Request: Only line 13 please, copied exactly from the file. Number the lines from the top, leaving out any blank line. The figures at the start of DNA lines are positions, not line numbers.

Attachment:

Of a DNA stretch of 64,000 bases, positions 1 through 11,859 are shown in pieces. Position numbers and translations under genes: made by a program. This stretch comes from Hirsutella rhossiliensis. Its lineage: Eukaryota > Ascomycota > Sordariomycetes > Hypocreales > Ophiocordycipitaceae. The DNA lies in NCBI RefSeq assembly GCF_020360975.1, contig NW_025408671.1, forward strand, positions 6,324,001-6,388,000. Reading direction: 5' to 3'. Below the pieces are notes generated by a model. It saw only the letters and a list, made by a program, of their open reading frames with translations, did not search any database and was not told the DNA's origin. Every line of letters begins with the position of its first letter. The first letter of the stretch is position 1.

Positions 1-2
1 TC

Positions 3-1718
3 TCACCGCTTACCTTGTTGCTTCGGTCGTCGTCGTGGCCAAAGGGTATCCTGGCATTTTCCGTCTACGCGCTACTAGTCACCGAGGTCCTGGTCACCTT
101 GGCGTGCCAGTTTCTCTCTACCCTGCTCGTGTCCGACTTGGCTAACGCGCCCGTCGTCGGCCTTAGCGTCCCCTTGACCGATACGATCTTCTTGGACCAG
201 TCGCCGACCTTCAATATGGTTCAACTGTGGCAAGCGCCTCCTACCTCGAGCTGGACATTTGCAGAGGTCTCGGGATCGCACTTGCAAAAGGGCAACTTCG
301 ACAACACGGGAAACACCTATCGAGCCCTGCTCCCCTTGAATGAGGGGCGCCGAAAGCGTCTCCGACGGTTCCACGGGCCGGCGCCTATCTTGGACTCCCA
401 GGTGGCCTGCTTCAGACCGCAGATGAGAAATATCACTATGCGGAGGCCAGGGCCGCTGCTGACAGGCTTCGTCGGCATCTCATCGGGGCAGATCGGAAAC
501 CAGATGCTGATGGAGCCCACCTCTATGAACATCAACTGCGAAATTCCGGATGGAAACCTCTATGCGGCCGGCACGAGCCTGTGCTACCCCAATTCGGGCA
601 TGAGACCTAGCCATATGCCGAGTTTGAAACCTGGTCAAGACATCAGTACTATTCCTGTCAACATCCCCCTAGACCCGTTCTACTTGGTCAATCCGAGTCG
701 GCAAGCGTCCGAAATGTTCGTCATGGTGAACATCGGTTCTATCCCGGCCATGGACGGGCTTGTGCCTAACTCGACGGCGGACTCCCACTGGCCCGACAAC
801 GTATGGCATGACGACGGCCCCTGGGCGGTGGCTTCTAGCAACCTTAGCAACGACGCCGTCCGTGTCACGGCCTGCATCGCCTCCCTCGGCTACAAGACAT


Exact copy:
801 GTATGGCATGACGACGGCCCCTGGGCGGTGGCTTCTAGCAACCTTAGCAACGACGCCGTCCGTGTCACGGCCTGCATCGCCTCCCTCGGCTACAAGACAT